Global deflation is a good scare story but where's the evidence?

Diane coyle On the financial world's latest fad
Click to follow
The Independent Online
It is always a surprise to realise the extent to which fads and fashions dominate the world's financial centres. This is not a question of sartorial trends, although red braces and ties with dollar signs have had their bouts of popularity. It is more to do with the story the analysts and salesmen and traders tell to try and make sense of the trends in the markets and predict what will happen next.

All of a sudden everybody in the markets is talking about global deflation, a scare story of falling prices, industrial over-capacity and trade wars, all triggered by the Asian crisis. Like any myth, this has elements of truth. The notion that the world economy is poised for a rerun of the 1930s with nobody willing or able to buy a glut of goods is a logical possibility. It is just that there is absolutely no foundation for it in the evidence.

Let's try to give the new deflationists the benefit of the doubt. There is a good case to be made that as the slide in Asian stock markets and currencies drags on, the outlook for the still-fragile Japanese economy will get worse and the spillovers into the rest of the OECD will be bigger than anybody first thought. Each day of falling share prices in Japan, South Korea and Hong Kong magnifies the impact.

As far as the UK is concerned, the spillover effect could be quite large, according to a new report from investment bank Kleinwort Benson. Economist David Owen predicts that GDP growth will slow sharply, to 1.7 per cent, in 1998, partly because turmoil in Asia will add to the effects of the strong pound, higher interest rates and tight fiscal policy.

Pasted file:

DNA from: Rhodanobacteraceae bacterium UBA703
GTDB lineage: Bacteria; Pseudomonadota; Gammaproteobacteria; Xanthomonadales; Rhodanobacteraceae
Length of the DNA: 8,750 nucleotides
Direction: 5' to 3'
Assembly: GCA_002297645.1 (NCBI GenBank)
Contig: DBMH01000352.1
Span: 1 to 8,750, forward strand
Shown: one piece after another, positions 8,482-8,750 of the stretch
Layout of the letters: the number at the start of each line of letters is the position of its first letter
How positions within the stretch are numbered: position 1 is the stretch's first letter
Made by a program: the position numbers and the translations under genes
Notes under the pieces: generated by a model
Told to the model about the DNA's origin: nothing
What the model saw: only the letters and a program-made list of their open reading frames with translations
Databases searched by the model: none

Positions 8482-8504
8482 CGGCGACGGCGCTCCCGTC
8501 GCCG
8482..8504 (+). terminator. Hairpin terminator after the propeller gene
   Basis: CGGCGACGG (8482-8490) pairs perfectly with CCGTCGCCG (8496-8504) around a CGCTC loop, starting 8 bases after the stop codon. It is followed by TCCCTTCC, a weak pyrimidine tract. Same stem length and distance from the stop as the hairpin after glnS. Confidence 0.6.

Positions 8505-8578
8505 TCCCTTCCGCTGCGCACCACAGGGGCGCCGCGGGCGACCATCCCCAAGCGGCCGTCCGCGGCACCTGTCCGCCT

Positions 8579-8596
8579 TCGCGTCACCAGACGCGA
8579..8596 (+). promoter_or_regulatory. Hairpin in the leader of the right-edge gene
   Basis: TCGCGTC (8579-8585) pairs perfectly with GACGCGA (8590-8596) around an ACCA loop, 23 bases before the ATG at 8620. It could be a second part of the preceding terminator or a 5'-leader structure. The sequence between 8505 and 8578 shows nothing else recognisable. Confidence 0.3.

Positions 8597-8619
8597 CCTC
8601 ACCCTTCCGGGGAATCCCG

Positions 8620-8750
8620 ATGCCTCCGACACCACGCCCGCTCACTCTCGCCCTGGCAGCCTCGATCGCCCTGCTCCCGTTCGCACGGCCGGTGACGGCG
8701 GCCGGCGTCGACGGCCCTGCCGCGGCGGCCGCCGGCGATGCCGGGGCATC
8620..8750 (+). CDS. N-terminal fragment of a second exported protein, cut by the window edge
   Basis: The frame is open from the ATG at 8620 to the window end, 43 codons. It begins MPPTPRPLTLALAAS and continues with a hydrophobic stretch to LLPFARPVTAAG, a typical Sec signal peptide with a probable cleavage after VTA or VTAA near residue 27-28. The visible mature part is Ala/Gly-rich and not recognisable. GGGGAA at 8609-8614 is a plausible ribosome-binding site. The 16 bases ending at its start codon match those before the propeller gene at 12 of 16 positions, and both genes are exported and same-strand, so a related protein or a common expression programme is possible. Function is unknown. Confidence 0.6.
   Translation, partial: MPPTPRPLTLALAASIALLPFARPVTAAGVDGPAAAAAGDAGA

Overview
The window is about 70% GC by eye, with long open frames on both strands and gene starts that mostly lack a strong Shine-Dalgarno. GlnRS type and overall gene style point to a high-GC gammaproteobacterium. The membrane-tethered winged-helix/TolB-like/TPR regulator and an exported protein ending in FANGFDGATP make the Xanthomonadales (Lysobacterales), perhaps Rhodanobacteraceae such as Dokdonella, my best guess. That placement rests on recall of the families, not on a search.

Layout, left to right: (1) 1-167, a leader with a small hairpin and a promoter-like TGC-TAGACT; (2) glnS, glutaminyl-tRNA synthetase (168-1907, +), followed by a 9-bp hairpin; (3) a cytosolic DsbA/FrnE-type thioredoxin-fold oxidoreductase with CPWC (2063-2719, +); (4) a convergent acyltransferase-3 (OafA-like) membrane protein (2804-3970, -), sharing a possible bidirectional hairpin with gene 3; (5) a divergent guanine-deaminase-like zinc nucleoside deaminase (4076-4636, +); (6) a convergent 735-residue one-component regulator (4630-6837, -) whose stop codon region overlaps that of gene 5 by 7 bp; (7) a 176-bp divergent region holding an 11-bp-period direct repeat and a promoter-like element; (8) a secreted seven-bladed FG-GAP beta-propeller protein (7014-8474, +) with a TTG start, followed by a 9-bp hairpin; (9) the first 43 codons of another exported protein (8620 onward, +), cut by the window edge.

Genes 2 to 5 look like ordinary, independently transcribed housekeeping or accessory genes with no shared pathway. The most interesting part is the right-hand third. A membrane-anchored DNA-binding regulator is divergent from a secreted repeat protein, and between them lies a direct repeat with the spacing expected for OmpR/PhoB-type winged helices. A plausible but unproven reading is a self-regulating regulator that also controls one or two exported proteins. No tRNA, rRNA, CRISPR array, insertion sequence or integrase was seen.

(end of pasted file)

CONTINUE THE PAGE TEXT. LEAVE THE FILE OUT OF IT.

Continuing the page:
He sees several channels through which a sharp slowdown in the Far East will affect the UK. One is a drop in exports to the region, and rise in imports from it, because of the exchange rate change. The pound has climbed more than 50 per cent against the Thai baht and about 33 per cent against the Malaysian ringgit and Indonesian rupiah. Exports of British goods to Asia (including Japan and China) amounted last year to nearly 3 per cent of GDP. Exports of services were equal to about 2 per cent of GDP.

In addition, Britain has been a big investor in East Asia, and earnings remitted from those investments were equivalent to about 3 per cent of GDP. In other words, the scale of the British economy's vulnerability to a slowdown in Asia is more than twice as big as as the exposure through trade in goods, the figure normally cited.

However, if Mr Owen is right, Britain is a special case. Other countries are less exposed to the former tigers. In total the 10 biggest Asian economies' imports were worth about as much as total US imports last year, but this includes Japan - where demand was already sluggish before this year - and China and Taiwan, which have not slowed down. So growth prospects in countries other than the UK will have been dimmed for the same reasons by the Asian crisis but the extent is still unlikely to be huge.

Economists at James Capel, for example, predict domestic demand growth in the region next year will be 5.4 per cent, compared with their pre- crisis forecast of 8 per cent. This is a significant slowdown in an increasingly important market for OECD exports, but not an implosion or meltdown - popular as these words have become with many commentators.